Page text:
Recaro CL3810 seat is displayed on the aix show floor. Installed in it is Panasonic Avionics' Astrova IFE screens with colored swirls on it.

Inside Panasonic’s 30% lighter, 4K OLED HDR IFE system, Astrova

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Behind Panasonic Avionics’ new Astrova inflight entertainment system — with its consumer-grade thin screen, ultra-fast charging and substantially lighter weight — are key technology, trend and development drivers. Runway Girl Network sat down with company vice president of product development Andy Masson at the Aircraft Interiors Expo to discuss them.

During Astrova’s development, Masson tells RGN, “we went and did a whole bunch of research during COVID: we weren’t standing still. We wanted to know what’s changed: what’s changed for the public? What are the things that are changing for the customers and the customer base? One was sustainability, and this huge drive towards sustainability, specifically in terms of reduction of weight, is how we looked at that. Customers want to reduce their carbon footprint.”

To that end, Panasonic claims “significant” weight savings in the seat-end portion of the system, while remaining backwards compatible with its previous IFE platforms including eX1, eX3 and NEXT.

RGN quizzed Masson on details, for a notional Boeing 787 Dreamliner updating from a baseline eX3 system at just the seat end — in other words, without the head-end system upgrades beyond the seat itself. “This system is 30% lighter than eX3, per seat,” Masson says, and that “includes the seat box, the harness to the monitor itself, and then the monitor itself.”

That cable, harness and seat box redesign makes up a significant part of the weight savings, particularly when replicated 200–300 times across a widebody aircraft.

In terms of choices for airlines watching interior upgrade budgets at present, “you could just do the seat-end. You could leave the network in place. And we’ve designed it specifically with that in mind,” Masson explains. “You’re probably taking the cabin out, you’re probably changing the seats out anyway — you don’t have to … but you probably are — in that particular case, seat-ends only. If you wanted to upgrade the head-end, you can but you don’t have to.”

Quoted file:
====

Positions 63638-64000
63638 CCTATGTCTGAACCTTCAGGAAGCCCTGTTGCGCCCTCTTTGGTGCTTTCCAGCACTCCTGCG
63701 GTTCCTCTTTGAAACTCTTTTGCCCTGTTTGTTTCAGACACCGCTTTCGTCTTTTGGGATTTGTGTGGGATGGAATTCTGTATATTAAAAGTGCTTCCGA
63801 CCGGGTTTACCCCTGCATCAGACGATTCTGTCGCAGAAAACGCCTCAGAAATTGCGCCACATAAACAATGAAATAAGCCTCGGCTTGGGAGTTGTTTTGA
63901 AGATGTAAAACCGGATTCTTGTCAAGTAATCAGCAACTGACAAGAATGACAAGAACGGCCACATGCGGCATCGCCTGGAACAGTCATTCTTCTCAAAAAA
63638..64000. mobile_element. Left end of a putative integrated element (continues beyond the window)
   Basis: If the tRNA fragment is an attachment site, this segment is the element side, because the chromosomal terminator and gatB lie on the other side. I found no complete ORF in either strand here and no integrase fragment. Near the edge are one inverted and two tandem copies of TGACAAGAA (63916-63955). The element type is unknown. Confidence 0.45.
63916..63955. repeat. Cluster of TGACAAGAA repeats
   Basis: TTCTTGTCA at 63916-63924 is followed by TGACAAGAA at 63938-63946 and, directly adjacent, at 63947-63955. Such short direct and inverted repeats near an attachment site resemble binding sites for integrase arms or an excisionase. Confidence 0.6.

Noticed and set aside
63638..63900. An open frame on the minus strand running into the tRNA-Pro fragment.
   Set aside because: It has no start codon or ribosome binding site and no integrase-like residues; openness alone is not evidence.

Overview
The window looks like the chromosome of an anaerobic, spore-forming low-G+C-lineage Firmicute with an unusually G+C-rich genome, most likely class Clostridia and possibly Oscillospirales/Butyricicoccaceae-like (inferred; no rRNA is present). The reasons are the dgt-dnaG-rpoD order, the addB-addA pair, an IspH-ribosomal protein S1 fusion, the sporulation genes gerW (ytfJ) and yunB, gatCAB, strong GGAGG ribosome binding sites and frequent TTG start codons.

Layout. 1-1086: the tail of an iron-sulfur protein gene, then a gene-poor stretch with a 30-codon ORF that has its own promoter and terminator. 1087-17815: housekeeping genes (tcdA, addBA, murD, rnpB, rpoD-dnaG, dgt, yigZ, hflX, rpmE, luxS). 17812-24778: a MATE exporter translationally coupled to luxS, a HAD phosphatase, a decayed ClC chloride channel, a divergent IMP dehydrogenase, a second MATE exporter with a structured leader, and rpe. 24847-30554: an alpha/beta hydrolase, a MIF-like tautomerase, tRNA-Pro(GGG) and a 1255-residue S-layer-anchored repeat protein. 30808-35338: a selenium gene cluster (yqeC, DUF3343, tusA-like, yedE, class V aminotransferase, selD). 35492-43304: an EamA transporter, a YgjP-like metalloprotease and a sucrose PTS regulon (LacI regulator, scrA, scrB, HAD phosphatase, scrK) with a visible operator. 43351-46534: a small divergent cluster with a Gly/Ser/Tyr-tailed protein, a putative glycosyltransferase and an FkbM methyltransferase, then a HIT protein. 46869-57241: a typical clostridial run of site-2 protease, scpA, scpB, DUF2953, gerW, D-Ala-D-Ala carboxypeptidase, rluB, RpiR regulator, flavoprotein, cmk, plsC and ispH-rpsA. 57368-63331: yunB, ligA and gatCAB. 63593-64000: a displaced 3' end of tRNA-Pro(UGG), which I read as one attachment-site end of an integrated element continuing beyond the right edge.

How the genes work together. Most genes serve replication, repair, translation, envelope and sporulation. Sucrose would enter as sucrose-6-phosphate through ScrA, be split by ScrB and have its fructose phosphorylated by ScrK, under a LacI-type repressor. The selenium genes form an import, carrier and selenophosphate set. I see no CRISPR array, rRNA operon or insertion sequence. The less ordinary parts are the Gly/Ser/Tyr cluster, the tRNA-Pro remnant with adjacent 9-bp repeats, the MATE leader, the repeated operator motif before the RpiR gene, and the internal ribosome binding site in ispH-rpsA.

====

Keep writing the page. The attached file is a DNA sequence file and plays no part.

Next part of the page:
The screen itself impresses in its styling, size, clarity and performance, with Masson citing a “6.5 millimetre bezel around the outside, that’s three millimetres less than an iPad Pro. It’s seven millimetres thin: it’s extremely thin. That’s all part of the sculpted precise design that we put together, and we did that because it then strips weight out.”

Panasonic Avionics' Astrova IFE screen on display at AIX 2022. The monitor is showing a green mossy area in nature.

Astrova was unveiled at the Aircraft Interiors Expo, sized here for premium seat implementations. Image: Jason Rabinowitz

The plastic front end is polycarbonate, bonded optically to the screen behind, which is 4K OLED HDR. Let’s unpack that.

The 4K part arguably remains something of an overkill, and has done for more than half a decade because content creators continue to charge high rates for 4K content. Most airlines still have just a handful of 4K movies on board. Upscaling from 1080 is all very well and good — but the current paradigm means that airlines aren’t yet making full use of the 4K technology.

On the OLED side, much like the home consumer market the difference between LED, OLED and QLED is one of those technical questions that largely will make little difference for anyone with average onboard requirements. In theory there is a benefit to the deeper blacks of OLEDs, but in the real world if you’re trying to watch a movie formatted to fit the aviation screen, upscaled from 720p, in a sunny airplane cabin with all the window shades open, will the difference be relevant?

HDR, or high dynamic range, is a video and image technology that improves the way light is represented. And in some ways, it is the new studio-thrown hurdle to surmount for IFE providers. 

“You have to have HDR if you want to put content on from specific studios,” Masson tells us. “Some studios demand HDR before they will allow you to have 4K content, because they want to protect the creativity of their content, and they’re getting very restrictive about that.”


Speaking of brightness, Astrova also includes programmable LED lighting in the screen surround, enabling airlines to subtly signal passengers about phases of flight: transitioning to a sunset peach in the evening, or to a dawn blue in the morning, say.

And there’s an impressive amount of power to go round: Astrova can provide 67W of juice over USB-C, enabling fast-charging of devices — even the larger, power-hungry ones like tablets and laptops.

“Our research showed that more people are now bringing tablets on an airplane than laptops, for the first time,” Masson tells RGN. “14% of people bring on tablets, 12% of people bring on laptops.”

Astrova delivers this via its peripheral bar underneath the screen, both making it very clear where the sockets are and enabling changes and upgrades to the passenger device power supply without having to remove the entire screen assembly.

A device is plugged into the Astrova IFE system measuring the power consumption

Astrova delivers 67W of power to laptops, tablets and other hungry devices. Image: John Walton

Overall, Astrova is impressive, and contains some of the most innovative developments out of Panasonic Avionics for years. And it already boasts a customer in the form of Qatar Airways’ 777X fleet. With the launch of Astrova, and several very interesting new hires, we’ll be watching closely for the next clues to how Panasonic is repositioning itself.

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Featured image credited to Recaro